The political murder of Hrant Dink created a great debate surrounding Turkey's foreign policy. The public diplomacy of Turkey could have suffered more if the murderer hadn't been caught in a day. The international press in particular started to sing in unison that the murder was a huge blow to Turkey's European Union bid and that Turkey's international image was damaged.

So Turkish police did a marvelous job in this respect. But the more important thing is that the entire country stood behind Hrant Dink with banners reading "We're all Hrant Dink." This is actually the best public diplomacy by the Turkish people and also a sign that Turkey is further on the way to a sound democracy and transparent society.

Yes, the killing shocked everyone and all condemned this attack, except those who planned and engineered it. Turkey is not the only country in this respect facing such politically motivated killings. There is further danger not only in Turkey but in all the countries where such public figures face similar threats.

When filmmaker Theo Van Gogh was killed by a young Muslim extremist on the street a few years ago in the Netherlands it was also condemned by all. However, we live in an era where organizing such political murders is much easier than it was in the past. The recent killing of a Russian journalist in London is an example showing that killers don't discriminate as to whether you're Russian, Dutch or Armenian.

Dink was a controversial figure in Turkey not only because of his ideas but also due to his stance on Turkey in international forums. In several instances he opposed the Armenian diaspora to defend Turkey and because of him, along with some other figures, Turkey started to discuss the Armenian issue, not as a taboo but rather as a means for reconciliation.

The most interesting aspect in his case was that he was a sincere man who loved this country and expected a more democratic Turkey. His life wasn't easy, and now it is Turkey which should revise certain policies since we can't continue with the Cold War mentality.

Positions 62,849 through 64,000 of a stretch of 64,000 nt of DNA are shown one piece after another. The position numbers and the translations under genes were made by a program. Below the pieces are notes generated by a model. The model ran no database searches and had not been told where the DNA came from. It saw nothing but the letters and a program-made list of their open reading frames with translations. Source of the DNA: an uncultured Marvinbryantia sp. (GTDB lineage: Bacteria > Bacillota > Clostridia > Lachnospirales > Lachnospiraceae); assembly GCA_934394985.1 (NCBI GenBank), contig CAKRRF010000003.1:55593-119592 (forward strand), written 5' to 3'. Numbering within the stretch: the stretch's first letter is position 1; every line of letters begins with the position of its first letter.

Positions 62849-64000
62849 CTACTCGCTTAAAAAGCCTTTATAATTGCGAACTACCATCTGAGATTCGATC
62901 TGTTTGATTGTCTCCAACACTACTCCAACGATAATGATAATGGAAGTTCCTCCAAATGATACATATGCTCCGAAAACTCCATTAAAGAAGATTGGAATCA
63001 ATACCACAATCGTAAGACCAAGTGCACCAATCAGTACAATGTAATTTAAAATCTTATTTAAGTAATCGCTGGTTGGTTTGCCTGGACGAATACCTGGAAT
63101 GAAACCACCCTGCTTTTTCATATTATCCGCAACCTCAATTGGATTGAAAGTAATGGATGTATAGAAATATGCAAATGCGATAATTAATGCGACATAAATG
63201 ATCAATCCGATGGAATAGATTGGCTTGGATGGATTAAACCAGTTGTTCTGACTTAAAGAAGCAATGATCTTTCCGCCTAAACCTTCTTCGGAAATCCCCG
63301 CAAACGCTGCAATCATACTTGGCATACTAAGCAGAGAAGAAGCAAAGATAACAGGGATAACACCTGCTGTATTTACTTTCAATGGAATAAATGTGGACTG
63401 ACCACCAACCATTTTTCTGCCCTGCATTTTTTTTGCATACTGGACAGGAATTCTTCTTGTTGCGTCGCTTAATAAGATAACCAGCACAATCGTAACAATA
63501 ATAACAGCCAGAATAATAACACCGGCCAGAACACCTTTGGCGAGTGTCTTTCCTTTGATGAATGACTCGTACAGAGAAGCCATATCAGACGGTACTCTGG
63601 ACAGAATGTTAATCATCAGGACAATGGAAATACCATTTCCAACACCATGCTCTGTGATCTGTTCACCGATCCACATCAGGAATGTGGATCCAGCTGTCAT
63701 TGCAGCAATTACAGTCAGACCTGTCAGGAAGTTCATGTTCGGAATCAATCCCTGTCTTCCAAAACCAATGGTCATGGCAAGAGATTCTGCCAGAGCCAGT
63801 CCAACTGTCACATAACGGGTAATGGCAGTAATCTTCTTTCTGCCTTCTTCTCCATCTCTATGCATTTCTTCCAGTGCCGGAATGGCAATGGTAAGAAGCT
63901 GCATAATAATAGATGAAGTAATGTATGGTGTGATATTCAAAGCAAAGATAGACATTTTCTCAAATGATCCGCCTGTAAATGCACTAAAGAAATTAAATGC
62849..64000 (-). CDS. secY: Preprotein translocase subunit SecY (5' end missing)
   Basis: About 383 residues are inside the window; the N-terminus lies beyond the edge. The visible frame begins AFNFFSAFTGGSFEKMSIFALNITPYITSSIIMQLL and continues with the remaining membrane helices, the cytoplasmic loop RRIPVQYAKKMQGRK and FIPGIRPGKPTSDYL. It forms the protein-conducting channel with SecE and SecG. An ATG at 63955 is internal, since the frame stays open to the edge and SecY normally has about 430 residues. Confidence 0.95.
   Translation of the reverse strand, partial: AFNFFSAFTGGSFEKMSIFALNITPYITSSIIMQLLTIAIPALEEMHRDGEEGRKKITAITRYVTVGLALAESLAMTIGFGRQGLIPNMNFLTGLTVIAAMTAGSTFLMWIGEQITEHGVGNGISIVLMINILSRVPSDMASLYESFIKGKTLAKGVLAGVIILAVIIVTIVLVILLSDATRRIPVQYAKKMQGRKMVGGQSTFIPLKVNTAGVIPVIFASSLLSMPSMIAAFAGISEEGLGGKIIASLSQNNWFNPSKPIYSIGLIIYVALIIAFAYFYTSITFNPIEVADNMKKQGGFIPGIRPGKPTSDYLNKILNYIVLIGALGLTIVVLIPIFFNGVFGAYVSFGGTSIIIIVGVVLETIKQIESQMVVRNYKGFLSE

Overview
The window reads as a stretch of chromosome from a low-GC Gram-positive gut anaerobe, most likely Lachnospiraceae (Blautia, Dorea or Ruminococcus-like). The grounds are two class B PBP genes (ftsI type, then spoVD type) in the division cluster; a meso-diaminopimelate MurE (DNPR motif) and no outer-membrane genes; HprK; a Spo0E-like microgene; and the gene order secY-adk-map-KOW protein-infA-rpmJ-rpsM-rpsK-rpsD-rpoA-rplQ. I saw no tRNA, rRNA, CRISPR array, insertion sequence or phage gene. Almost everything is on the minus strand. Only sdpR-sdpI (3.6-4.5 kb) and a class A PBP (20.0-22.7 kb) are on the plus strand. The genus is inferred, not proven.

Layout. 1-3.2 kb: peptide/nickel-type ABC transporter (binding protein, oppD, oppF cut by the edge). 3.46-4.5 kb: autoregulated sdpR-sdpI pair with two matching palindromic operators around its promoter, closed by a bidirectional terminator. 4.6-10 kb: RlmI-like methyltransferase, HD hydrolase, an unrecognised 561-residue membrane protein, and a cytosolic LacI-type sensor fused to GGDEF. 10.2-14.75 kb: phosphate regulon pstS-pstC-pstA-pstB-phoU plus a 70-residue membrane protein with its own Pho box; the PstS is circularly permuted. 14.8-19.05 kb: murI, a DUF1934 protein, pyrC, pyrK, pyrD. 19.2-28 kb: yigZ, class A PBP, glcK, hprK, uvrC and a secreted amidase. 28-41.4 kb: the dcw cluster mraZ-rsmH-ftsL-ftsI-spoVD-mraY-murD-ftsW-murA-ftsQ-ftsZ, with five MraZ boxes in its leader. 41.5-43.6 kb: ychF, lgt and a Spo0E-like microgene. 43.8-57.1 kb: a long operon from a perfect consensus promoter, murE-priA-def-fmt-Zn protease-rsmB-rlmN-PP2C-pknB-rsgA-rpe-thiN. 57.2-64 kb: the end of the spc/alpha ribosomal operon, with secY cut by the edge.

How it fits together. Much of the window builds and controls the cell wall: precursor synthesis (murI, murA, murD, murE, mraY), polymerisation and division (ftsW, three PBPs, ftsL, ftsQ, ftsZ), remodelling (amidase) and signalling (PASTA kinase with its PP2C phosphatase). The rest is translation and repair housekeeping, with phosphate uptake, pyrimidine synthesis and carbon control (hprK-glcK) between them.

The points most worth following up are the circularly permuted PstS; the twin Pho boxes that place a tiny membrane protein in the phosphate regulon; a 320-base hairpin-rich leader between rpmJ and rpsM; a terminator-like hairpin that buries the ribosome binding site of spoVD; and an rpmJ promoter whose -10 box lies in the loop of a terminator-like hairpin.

Indeed, Turkey isn't the country it was 10 years ago and the public is more aware of what is going on inside and abroad. The loss of Dink is a great blow to Turkey but at the same time a great opportunity to find some new ways to bring Turkish and Armenian societies closer. Turkey's public diplomacy is now facing a new challenge. But as the international media suggested, Turkey always has been a country familiar with political murders. The only difference is this that the murderer was caught very quickly, unlike the cases of Ugur Mumcu, Ahmet Taner Kislali, Professor Bahriye Ucok, and very recently Necip Hablemitoglu. There were just empty political words of politicians, as also seen in Radikal on Sunday as tailored by the well-known political showman Yilmaz Erdogan.

Will this political murder push the U.S. House of Representative to pass the so-called Armenian genocide resolution? Ankara hopes not.

This would fan the flames, not find common ground between Turkey and Armenia, and between Turkey and the U.S. It would be a grave mistake for the U.S. to pass the resolution. But the Turkish government should, as many expect in Turkey, take more concrete steps to open the borders with Armenia. It is known that political gestures do not solve main problems but at least create positive images for countries.

But the Armenian government should also make certain gestures and shouldn't try to manipulate the political situation. Dink would be the first one to oppose this if he were alive. The result should be that this political murder should build bridges rather than destroy them.

Also, the EU should be very constructive, and no doubt Armenia should be seen in the family of Europe.

The EU process of Turkey is a bitter one in many respects, including the minority issue. But when all the broadcasters said, "Turkish-Armenian journalist Hrant Dink was assassinated," Turkey entered a new phase. Yet Turkey is a nation-state but also the successor of the Ottoman Empire with all advantages and disadvantages. Today's Turkey looks more and more a smaller microcosm of the Ottoman Empire.

The spirit of time is to recognize the fact that all the people living in this country are Turkish citizens with distinct ethnic and even racial differences. Nothing is wrong with this, as this fact has now been getting clearer. But at the same time there is only one country for all them who live on this land. In his book, "Who Are We?" Samuel Huntington comes to the conclusion that the American state should say whether the U.S. is an empire, nation-state or cosmopolitan state with several races and ethnic groups.